There are a few strange habits that I've picked up and kept up over the last few weeks - I choose to have eggs for breakfast instead of cereal or bread - scrambling two eggs takes less time than toast, and keeps me full all morning (thank you Dr Atkins). I'd rather have a salad for lunch than bread - it stops that mid-afternoon lull and desperate craving for chocolate that I always seem to get. And finally, I've given up my latte's, and I'll have a regular coffee with a dash of milk instead. Which also means (with a previous two-starbuck-lattes-a-day habit at £4 a day) that I've already saved nearly £150 in the two months I've been back at work.
Overall, I'm beginning to see that lots of small changes to my lifestyle can make a big difference to the overall picture, which ties in nicely with diet #13. One of the lovely ladies on Prima Baby magazine (who sit just along from me in Natmag Towers) loaned me a brand new book called Adore Yourself Slim by Lisa Jackson. It's a bit of a strange title, which I think is in the vein of "think yourself thin" - that all I have to do is adore myself, and the rest will follow (I know, before you say it, that shouldn't be too hard then...)
Lisa is a clinical hypnotherapist/author/long distance runner and health journalist. Alongside her book, you get a cd with five different hypnotherapy sessions with Lisa.
This is more than just a book; it's a workbook, with spaces to write and add photos. You start off pasting a 'before' picture, with a space for an 'after' shot. You then have to assess your past weight battles, to overcome them and move forwards. There's (a very small) space to write why you've gained weight in the past, how you felt about it, what you were eating before, what your turning point was, how you felt listening to the hypnosis cd, mistakes you've made, strategies you've learned, other people's reactions, and so on...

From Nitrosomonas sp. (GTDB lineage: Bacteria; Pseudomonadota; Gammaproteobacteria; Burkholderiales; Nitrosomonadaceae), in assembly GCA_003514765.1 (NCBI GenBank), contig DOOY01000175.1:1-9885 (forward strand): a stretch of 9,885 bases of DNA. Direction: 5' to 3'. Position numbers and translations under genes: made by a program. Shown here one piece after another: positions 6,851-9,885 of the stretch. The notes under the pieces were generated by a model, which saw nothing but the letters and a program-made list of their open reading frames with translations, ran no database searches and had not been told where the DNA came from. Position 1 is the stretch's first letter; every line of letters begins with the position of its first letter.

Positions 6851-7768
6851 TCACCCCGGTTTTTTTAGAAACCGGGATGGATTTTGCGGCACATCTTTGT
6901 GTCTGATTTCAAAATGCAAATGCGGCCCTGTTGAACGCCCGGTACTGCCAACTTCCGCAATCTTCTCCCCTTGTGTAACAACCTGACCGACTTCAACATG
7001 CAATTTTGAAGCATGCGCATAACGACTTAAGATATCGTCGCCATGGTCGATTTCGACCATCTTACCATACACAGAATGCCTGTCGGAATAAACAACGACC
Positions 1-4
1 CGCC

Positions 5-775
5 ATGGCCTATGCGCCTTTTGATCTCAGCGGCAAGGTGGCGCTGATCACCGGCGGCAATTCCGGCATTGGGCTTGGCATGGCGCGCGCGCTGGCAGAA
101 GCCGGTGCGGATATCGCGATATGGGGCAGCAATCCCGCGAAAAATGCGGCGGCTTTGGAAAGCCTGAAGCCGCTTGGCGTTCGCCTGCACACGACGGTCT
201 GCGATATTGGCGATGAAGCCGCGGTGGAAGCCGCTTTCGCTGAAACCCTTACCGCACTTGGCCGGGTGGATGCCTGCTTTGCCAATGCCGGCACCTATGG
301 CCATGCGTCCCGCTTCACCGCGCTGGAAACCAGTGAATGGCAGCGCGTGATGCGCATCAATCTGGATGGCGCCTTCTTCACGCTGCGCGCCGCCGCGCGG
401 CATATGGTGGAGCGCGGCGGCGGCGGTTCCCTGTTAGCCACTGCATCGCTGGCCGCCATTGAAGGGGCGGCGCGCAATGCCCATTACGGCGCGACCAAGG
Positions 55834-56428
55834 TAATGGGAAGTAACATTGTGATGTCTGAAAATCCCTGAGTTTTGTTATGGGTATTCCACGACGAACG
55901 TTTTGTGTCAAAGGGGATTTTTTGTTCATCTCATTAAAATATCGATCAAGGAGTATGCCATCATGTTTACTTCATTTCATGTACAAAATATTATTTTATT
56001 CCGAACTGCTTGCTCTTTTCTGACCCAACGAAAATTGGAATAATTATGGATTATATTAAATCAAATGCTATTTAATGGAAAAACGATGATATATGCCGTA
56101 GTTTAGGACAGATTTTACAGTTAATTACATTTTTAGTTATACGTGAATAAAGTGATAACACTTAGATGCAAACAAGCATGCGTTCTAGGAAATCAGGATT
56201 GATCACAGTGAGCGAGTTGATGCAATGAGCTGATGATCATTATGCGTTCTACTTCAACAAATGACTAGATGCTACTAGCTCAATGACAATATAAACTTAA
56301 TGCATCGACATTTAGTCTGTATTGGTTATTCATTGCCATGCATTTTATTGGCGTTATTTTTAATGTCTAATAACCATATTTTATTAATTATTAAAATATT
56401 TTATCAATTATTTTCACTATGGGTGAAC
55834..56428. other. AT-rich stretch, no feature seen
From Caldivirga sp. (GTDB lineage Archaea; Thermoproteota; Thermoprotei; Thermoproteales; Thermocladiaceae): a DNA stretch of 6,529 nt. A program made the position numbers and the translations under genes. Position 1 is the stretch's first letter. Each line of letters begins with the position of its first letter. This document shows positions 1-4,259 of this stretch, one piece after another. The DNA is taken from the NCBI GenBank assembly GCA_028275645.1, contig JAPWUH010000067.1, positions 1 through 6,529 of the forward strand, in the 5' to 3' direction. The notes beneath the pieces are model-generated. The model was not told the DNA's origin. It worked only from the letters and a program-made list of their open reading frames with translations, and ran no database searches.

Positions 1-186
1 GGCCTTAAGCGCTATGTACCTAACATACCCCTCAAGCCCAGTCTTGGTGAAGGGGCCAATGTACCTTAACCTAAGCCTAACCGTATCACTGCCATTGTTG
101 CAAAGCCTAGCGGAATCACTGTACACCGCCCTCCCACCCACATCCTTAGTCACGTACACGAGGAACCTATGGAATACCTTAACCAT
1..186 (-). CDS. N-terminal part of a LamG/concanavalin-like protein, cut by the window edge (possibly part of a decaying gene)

For me, this is where it all becomes a bit, umm, how can I put this... American. Her recommendations include "taking a daily praise pill", getting "in touch" with your body (I used to work on Cosmo, who urged its readers to do this a lot, but I don't think that's quite what she had in mind), evicting the "wicked witch" (negative thoughts), getting in the gratitude groove, and acting like a girl guide (this is a particularly bad idea for me - those were the years that I mostly smoked too many fags, ate too many crisps, and hung out with more boys than my husband would have approved of). This is followed by an Adore Yourself Slim body map, where you write down why you love each part of yourself. You also have to create a goal group people who will follow your diet and help and encourage you - and there's a page to stick photographs. I realise that I've already got my group - it's you, the reader. Lisa next urges you to set your goals, and reward yourself accordingly.
The biggest chapter by far is on food. Lisa has some quite strict but sensible rules. Every day, you should eat 1 snack, 2 fruit, 3 protein, 3 nutritious carbs, 3 dairy and 3 fat servings.
This book is big on lists. There's lists of what's included in each of the above categories, lists of "sanity savers" (eat soup, olives, exotic fruit for sweetness/variety/fullness etc), a list of slimming foods (green tea, chilli, beans, eggs, salad), a list of slimming commandments (the oddly named although sensible enough "thou shalt not order sushi if thou doesn't like fish", "thou shalt never eat anything bigger than your head" and "if you fail to plan you plan to fail"...). There are some really good recipes which I'm going to try this week, including a chickpea and butternut squash tagine, and roasted veg with halloumi.